Mhlanga v Rex [2005] SZHC 145 (2 May 2005)






Crim. Case No. 6/2003


For the Applicant MR. MDLULI

For the Respondent MR. DLAMINI



On the 21st January 2003, the Applicant filed an application by motion in the long form for an order that he be released on bail on such terms and conditions as the court may deem fit; and any further and/or alternative relief.

The application is founded on the affidavit of the Applicant himself. He avers inter alia that he is an adult male resident at Lusushwana area, in Matsapha in the Manzini district. On or about the 11th day of November 2002, he was arrested and detained by certain members of the Swaziland Royal Police's Special Branch called Lukhozi. Certain


charges were later preferred against him on Count one that of contravening Section 3 of the Theft of Motor Vehicle Act No. 16 of 1991 and on Count two that of contravening Section 11 of the Theft of Motor Vehicle Act No. 16 of 1991.

He avers in his founding affidavit that he is innocent and accordingly he will enter a plea of not guilty when asked to plead during the trial of this matter.

He further contends that if granted bail he will abide by all conditions that this court may so deem fit to impose inter alia that he will not interfere with either the complainant or crown witnesses. He will report to the Matsapha Police if ordered to do so. He also undertake to surrender any travel document which may be in his possession at this point in time and not to apply for a new one until this matter is fully disposed off.

The Crown opposes the application for bail and the opposing affidavit of 3167 Detective Constable S.B. Mamba is filed thereto. There is only one ground for opposition and it is couched this way:

"3 I submit that the Appellant is likely to interfere with crown witnesses as both

complainants in the criminal matter are known to him".

When the matter came for arguments before me on the 14th ultimo Mr. Mdluli contended that the above is merely a bare statement and there are no facts to support it and thus it is insufficient to found opposition. Mr. Dlamini for the Crown, however, is of the view that paragraph 3 is sufficient in that the court should not grant bail where the interest of justice would not be served.

Bail will not be granted if the interest of justice will be prejudiced, as where:

i) It is likely that the accused will abscond or there is a reasonably founded apprehension that the accused will avoid standing trial, as by committing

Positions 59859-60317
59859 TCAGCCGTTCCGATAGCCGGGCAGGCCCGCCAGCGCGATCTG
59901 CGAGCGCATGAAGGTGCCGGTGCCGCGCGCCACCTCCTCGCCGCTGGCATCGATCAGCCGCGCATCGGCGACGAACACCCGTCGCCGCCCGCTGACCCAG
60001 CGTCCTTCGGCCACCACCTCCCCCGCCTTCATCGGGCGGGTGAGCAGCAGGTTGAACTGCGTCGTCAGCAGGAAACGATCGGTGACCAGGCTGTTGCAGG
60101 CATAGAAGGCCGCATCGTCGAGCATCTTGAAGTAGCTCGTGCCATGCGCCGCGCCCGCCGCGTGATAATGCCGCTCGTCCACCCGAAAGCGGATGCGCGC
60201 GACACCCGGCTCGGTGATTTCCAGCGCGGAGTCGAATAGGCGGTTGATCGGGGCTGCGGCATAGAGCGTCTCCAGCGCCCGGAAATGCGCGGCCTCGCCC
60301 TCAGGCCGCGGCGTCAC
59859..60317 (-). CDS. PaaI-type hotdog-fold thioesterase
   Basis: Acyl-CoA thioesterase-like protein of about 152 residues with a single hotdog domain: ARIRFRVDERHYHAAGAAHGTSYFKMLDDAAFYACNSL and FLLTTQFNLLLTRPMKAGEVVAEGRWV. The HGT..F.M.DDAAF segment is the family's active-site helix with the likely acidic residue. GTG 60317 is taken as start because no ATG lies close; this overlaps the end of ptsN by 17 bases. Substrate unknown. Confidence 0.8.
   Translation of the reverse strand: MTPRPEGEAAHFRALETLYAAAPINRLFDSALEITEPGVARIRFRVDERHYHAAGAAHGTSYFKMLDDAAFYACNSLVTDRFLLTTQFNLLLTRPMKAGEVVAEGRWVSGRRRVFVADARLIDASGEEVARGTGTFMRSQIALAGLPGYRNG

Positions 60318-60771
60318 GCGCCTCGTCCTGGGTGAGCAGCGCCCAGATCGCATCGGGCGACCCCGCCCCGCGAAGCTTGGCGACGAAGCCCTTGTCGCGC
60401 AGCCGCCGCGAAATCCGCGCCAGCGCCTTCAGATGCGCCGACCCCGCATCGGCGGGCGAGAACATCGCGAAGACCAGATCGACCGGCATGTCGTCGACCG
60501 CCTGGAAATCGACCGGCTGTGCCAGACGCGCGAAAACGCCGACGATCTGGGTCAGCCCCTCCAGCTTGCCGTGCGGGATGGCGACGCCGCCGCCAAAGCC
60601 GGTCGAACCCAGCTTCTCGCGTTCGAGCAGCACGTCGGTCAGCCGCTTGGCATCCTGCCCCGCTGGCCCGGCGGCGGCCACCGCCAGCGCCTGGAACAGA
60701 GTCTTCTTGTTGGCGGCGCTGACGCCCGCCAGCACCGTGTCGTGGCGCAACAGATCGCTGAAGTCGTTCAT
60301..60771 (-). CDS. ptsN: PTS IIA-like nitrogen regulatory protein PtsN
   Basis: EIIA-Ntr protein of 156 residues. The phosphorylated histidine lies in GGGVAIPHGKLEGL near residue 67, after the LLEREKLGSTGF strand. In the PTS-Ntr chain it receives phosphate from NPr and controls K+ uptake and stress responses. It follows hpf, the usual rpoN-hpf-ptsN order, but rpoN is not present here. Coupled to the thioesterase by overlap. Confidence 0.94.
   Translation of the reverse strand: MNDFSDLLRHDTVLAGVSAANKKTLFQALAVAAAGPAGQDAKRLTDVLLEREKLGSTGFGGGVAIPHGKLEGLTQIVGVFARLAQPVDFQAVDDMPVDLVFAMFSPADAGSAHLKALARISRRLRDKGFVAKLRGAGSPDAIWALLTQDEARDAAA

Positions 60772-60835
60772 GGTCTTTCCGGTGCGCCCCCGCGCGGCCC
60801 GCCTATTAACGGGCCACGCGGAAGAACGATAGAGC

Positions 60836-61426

suicide (see R vs Omar 1930 C. P. D. 79 and C vs R 1955 (1) P. H. H. H93 ( c).

ii) It is likely that the accused will hamper the investigation of the police in any way (see Heller and another vs Attorney-General 1932 C. P. D. 102).

iii) There is a reasonable possibility that the accused will tamper with state witnesses (see Maserow vs Attorney General and another, 1941 WLD 54).

On the last point Mohamed J (as he then was) in the case of S vs Acheson 1991 (2) S.A. 804 NM (SC) 822 - 823C gave a comprehensive analysis of the legal principles which governs in bail matters as follows:

"1. ....................

2. The second question which needs to be considered is whether there is a reasonable likelihood that, if the accused is released on bail, he will tamper with the relevant evidence or cause such evidence, to be suppressed or distorted. This issue again involves an examination of other factors such as;

a) Whether or not he is aware of the identity of such witnesses or the nature of their evidence;

b) Whether or not the witnesses concerned have already made their statements and committed themselves to give evidence or whether it is still the subject of continuing investigations.

c) What the accused's relationship is with such witnesses and whether or not it is likely that they may be influenced or intimidated by him;

d) Whether or not any condition preventing communication between such witnesses and the accused can effectively be policed....."

In casu the Crown has dismally failed to live up to the dicta cited above by Mohamed J in S vs Acheson (supra). The evidence in the opposing affidavit is so scanty that one cannot make a proper examination of the factors which may militate against the granting of bail in the present case. One is left to agree with Mr. Mdluli that conditions can be


imposed preventing communication between such witnesses and the Applicant and these can effectively be policed.

For the aforegoing reasons I grant the order admitting the Applicant to bail in terms of prayer 1 of the notice of motion.

The appropriate amount of bail to be agreed to by the parties and the parties to enter into the relevant recognizances.



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  1. Theft of Motor Vehicles Act, 1991

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